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Book Review                                     Online Exclusive

The Autistic Brain

Thinking Across the Curriculum

by Temple Grandin and Richard Panek, Houghton Mifflin Harcourt Publishing, New York, N.Y., 2013, 240 pp., $28 hardcover

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Temple Grandin begins The Autistic Brain: Thinking Across the Curriculum by expressing gratitude that she was born in 1947 when so little was known about autism and not 10 years later when autism was often blamed on poor parenting. She presents a brief history of how we have attempted to understand autism, cites many scientific studies, notes mistakes made along the way and proposes some new ways of helping those with autism to be more successful.

Grandin gets pretty technical in her descriptions of some of the research, but she is also adept at reducing complex findings down to simple models that make the concepts more clear. For example, she notes that those with a certain gene variations are often more sensitive to their environment than those without that variation, so she labels the more sensitive group “orchid children” and the group that tends to thrive equally well in different environments “the dandelion children.”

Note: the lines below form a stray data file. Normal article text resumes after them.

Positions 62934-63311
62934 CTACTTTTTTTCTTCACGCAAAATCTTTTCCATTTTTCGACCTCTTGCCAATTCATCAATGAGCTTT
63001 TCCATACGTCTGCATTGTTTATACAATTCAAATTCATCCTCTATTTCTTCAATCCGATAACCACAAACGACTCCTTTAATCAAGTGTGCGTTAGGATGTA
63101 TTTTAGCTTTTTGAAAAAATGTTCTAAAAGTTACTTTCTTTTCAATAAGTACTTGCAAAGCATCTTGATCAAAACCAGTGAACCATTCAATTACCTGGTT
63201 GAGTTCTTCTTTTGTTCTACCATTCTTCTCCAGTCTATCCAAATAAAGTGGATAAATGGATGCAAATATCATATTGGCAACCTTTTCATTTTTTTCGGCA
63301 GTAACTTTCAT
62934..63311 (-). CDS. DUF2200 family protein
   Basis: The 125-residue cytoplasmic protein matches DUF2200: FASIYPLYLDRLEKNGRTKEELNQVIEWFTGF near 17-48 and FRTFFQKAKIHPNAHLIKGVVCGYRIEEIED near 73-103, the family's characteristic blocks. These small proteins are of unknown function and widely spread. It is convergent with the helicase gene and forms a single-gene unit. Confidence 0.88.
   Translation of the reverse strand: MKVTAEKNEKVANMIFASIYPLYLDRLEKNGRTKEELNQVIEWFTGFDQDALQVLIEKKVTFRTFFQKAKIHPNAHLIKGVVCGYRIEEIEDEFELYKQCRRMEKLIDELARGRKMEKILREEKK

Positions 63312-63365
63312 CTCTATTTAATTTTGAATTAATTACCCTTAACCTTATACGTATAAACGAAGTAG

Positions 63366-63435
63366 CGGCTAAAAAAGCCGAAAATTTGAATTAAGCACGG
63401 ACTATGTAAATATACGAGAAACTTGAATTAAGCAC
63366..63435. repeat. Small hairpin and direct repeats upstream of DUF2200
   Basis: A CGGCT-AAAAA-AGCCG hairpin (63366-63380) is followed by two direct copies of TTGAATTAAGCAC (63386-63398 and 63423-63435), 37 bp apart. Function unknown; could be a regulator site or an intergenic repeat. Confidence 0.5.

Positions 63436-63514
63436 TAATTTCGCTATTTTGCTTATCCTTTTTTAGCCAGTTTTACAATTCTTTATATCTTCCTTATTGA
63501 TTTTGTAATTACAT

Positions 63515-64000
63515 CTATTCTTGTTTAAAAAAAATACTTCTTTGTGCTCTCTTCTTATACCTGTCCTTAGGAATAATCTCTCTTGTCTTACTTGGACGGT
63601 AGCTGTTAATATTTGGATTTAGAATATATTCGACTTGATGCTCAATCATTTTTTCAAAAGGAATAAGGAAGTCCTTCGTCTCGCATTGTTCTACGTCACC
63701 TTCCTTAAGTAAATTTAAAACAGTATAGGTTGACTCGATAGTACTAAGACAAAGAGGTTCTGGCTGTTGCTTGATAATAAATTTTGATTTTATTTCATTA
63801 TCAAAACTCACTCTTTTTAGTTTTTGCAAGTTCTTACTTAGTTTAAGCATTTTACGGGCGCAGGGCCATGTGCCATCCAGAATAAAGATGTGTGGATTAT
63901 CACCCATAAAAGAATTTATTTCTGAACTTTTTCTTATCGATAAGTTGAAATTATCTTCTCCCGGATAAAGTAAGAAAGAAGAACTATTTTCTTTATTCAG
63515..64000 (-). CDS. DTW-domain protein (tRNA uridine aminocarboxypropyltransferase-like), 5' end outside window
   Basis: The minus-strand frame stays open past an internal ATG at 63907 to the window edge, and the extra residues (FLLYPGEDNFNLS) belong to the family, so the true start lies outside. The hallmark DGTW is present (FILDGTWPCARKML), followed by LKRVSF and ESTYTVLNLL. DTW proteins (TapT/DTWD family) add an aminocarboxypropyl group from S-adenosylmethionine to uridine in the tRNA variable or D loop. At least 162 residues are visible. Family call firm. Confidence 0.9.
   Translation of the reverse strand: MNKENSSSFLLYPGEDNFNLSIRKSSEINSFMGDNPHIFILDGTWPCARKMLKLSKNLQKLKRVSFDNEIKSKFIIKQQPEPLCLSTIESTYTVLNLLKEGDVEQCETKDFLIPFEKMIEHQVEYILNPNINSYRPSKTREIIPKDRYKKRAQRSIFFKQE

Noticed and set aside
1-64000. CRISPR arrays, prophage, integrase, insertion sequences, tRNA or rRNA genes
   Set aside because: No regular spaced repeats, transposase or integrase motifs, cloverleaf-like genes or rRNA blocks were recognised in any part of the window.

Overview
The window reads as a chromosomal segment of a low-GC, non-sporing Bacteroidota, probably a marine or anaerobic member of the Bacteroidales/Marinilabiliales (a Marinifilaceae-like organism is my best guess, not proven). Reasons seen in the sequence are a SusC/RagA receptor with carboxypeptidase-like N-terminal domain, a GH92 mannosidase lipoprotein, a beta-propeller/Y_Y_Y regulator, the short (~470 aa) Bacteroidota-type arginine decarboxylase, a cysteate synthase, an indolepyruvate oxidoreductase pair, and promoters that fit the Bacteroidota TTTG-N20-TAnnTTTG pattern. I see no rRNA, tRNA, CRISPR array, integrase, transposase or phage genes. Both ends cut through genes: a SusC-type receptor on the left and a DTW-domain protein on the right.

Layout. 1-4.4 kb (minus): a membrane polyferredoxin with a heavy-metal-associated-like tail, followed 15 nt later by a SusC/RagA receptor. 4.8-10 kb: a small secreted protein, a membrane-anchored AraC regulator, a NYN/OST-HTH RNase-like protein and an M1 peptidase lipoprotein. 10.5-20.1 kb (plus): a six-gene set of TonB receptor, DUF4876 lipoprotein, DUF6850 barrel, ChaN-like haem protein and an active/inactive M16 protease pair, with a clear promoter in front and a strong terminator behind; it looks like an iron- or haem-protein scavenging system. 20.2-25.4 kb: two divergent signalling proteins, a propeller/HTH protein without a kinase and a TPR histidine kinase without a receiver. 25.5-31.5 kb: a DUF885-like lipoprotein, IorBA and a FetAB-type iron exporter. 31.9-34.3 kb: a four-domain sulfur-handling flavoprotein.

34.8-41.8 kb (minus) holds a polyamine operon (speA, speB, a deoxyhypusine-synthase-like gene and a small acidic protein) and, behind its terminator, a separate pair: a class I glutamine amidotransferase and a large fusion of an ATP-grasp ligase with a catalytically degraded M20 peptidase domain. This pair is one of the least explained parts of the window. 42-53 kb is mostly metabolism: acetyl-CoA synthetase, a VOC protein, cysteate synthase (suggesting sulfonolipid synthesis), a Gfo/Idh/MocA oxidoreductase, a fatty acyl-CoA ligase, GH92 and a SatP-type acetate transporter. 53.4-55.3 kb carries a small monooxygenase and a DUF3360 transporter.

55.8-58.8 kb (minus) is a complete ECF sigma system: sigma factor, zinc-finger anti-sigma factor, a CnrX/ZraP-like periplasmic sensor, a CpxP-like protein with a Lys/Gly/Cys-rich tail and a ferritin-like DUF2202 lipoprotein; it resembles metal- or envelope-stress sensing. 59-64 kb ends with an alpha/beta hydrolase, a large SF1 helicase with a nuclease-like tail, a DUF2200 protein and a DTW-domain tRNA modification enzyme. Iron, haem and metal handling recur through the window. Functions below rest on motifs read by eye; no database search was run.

She looks back at her groundbreaking book, Thinking in Pictures and realizes she made the assumption that all autistic people looked at the world as she did and were picture thinkers. Research and experience have shown her that some visual learners are picture thinkers, as she is, but others might better be called “pattern thinkers,” a term she clarifies with good examples.

At the end of the book, Grandin presents a list of careers that would best align with people who are picture thinkers, pattern thinkers or word-fact verbal thinkers. She notes jobs that are repetitive and detail-driven where someone with autism would actually be a superior worker who would thrive on the sameness of the task rather than get bored or dissatisfied as others might.

Grandlin ends the book with a nondiagnostic but revealing test developed by Simon Baron-Cohen to measure autistic traits in adults.

Reviewed by Bob Schultz, board member, A Touch of Understanding, Granite Bay, Calif.

 

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